There are teams that have provoked us
South Africa are ready for anything Australia can throw at them - be that provocative bullying tactics among the forwards or fleet-footed backs trying to run them ragged.
The Springboks and Wallabies will face off in a crucial Rugby Championship match in Brisbane on Saturday, a city where the Boks have not won since 1971.
However, it was the Wallabies' tactics, rather than the Boks' track record, that was the main topic of discussion at Bok coach Heyneke Meyer's media briefing on Wednesday.
The Bok mentor admitted that he was expecting a Reds-style attacking onslaught from the Quade Cooper-piloted Wallabies on Saturday.
Meyer rated Australia's refined backline - featuring mercurial Reds playmaker Cooper at flyhalf and Israel Folau at fullback - among the most dangerous his side has ever encountered.
However, he was also preparing his team for any possible "provocation", given that Argentina managed to disrupt South Africa with spoiling tactics in Mendoza a fortnight ago.
Following a record 73-13 victory over the Pumas in Soweto in Round One of the competition, the Boks managed to scrape to a 22-17 win over the same team a week later - an encounter that ended with Argentinean No.8 Leonardo Senatore banned for nine weeks after being found guilty of biting Springbok lock Eben Etzebeth and flank Pablo Matera cleared of eye gouging, despite giving Springbok counterpart Francois Louw a facial massage.
Meyer dismissed the notion that similar provocative tactics will lure his team into a tit-for-tat spiteful scrap.
"We don't go into a game like that," Meyer said, when quizzed about possible provocation by the Wallabies.
"I have been very happy with our discipline in the last few games," the Bok mentor said, adding: "That is one of the areas I have be very hard on and I think we have really improved in.
"We just go out there to play as physical as possible, within the laws.
"There are other teams that have provoked us, but the guys have been very disciplined up till now.
"We are going to play positive rugby and focus on the positives.
"You need to be focussed and you need to be clinical - there is no way you can get emotional and do irrational things."
Meyer reiterated the massive challenge of playing Australia at Suncorp Stadium - a venue where the Boks have never won, given that their last triumph in Brisbane was more than four decades ago at the Exhibition Ground.
"If we are going to progress as a team, we need to start winning away from home and Saturday's Test provides this challenge," said Meyer.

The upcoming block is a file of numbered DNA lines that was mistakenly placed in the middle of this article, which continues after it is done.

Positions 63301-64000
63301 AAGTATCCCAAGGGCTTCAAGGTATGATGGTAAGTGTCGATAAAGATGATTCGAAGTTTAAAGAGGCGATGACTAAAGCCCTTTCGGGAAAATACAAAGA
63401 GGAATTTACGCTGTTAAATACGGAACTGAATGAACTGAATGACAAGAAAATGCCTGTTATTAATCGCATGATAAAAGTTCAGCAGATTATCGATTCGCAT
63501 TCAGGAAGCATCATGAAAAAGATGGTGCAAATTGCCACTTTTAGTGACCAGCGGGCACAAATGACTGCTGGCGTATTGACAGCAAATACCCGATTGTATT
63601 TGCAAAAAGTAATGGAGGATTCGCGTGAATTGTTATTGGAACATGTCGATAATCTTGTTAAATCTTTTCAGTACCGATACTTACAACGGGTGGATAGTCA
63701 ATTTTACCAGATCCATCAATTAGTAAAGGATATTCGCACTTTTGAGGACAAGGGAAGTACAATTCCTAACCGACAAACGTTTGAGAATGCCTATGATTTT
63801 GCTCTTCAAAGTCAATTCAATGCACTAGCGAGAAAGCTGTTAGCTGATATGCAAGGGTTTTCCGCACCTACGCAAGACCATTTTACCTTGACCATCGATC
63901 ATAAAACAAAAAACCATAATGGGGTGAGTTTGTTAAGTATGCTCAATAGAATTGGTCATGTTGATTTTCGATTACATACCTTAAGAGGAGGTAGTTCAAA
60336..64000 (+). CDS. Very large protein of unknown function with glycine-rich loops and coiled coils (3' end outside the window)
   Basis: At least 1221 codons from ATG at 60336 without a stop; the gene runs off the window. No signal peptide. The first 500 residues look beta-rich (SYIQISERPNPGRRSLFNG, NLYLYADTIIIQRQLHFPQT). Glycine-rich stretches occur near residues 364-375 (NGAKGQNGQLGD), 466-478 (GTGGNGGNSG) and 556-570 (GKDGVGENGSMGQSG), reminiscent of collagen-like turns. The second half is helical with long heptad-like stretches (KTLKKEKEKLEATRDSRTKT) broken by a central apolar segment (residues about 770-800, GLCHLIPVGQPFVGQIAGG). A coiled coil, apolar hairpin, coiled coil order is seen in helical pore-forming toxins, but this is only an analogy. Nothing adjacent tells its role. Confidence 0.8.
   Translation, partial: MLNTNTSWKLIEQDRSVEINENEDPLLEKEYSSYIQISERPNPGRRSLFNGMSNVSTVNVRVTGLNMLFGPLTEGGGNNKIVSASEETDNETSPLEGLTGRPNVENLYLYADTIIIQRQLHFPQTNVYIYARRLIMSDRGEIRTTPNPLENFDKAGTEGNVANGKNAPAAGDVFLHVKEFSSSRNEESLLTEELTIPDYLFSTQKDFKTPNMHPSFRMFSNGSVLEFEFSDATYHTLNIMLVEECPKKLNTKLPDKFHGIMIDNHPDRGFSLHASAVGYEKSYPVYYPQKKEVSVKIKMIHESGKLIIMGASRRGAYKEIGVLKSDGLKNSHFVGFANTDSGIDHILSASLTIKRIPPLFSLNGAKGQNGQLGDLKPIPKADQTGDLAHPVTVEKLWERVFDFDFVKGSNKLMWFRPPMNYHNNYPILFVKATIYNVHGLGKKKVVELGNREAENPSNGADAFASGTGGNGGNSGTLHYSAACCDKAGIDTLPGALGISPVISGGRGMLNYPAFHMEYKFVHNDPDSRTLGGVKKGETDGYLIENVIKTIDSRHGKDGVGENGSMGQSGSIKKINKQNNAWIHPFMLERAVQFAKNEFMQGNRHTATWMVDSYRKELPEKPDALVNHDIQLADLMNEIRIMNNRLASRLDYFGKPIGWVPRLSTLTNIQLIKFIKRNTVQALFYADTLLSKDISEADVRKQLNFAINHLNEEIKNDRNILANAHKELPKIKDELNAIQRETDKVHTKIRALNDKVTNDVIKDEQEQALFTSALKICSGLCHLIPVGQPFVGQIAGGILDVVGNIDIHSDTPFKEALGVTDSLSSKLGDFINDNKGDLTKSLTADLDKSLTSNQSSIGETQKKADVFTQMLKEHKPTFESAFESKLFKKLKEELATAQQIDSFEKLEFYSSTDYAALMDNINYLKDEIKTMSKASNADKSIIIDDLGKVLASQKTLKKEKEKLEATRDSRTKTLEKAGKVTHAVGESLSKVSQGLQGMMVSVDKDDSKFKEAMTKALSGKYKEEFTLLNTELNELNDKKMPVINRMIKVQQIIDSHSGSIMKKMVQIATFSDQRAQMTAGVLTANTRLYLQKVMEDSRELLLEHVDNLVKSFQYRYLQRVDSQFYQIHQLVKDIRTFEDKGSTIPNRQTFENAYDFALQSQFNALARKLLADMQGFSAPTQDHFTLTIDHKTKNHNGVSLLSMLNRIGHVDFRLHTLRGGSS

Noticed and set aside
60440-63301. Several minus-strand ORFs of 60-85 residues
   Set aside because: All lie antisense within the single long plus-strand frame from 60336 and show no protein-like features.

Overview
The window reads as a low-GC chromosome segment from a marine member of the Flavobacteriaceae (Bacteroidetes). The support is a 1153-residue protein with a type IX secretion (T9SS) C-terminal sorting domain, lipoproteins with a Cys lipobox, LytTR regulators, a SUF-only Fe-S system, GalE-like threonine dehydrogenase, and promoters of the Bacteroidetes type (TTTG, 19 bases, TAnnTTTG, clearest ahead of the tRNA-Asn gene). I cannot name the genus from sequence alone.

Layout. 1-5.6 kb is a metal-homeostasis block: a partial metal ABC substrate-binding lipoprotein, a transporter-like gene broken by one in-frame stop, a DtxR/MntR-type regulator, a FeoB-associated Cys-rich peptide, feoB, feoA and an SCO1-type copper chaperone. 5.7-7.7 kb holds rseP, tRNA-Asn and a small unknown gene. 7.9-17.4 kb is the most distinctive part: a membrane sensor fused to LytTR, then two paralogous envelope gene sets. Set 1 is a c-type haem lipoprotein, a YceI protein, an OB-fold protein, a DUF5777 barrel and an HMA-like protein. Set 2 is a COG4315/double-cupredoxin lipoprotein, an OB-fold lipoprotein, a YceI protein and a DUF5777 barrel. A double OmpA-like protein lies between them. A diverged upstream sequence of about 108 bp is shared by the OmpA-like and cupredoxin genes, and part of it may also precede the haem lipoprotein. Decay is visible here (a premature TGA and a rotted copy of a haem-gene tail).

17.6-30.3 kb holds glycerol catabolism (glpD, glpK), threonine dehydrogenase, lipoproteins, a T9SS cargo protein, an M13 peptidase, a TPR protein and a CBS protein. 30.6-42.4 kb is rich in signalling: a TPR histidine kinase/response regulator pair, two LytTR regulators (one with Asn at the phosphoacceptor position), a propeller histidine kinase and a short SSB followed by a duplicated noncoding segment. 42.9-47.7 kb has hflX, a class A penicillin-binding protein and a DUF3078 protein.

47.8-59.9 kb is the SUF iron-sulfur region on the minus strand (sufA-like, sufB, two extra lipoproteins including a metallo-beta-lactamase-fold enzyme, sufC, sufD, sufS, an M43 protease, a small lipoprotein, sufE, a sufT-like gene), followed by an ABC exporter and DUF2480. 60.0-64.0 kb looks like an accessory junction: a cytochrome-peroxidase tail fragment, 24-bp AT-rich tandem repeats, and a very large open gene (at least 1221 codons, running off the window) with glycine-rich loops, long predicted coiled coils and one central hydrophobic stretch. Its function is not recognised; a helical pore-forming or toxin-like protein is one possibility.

"It's no use looking at history now - we have to focus on the Test, ensure we tick the right boxes and improve in the areas where we let ourselves down in Mendoza."
Meyer continued to praise the Wallabies, suggesting their attacking game will come more to the fore on Saturday.
"The way the Reds played it was all full-out attack," Meyer said, when asked about the decision to start with Cooper at flyhalf and Folau at fullback.
"You look at this team and it's a really full-on attack team.
"They know we have travelled so they will really try to run our forwards flat and tired.
"Without talking them up too much I think this is probably one of the best backlines we have faced, and not just this year."
Meyer suggested his side would have to make up to 150 tackles, a huge amount in Test rugby, to end their horrible Brisbane drought.
Under Robbie Deans the Wallabies played a more conservative style, but the Boks believe they thrive when Cooper is running and spreading the ball wide.
"They will play to their strengths and that has worked for them in the past," Meyer said.
"If you look at that backline they would be crazy not to move the ball around.
"That's where Australia has been at their best, if they play like that.
"Sooner or later they have to try that moving forward."
That does not mean the Wallabies will be soft up front.
"It is always tough playing the Wallabies," the Bok coach said, adding: "[A] lot of times people underestimate their forwards.
"I thought they really played well against the British and Irish Lions.
"You know it is going to be physical, it is always physical. Sometimes people think they have great attacking backs, but don't have the physical forwards.
"However, Ewen [McKenzie] is a great coach and he believes in the set pieces, same that I believe in.
"I know their pack will improve and as I said, they're a physical pack [of forwards] and we expect a really physical onslaught."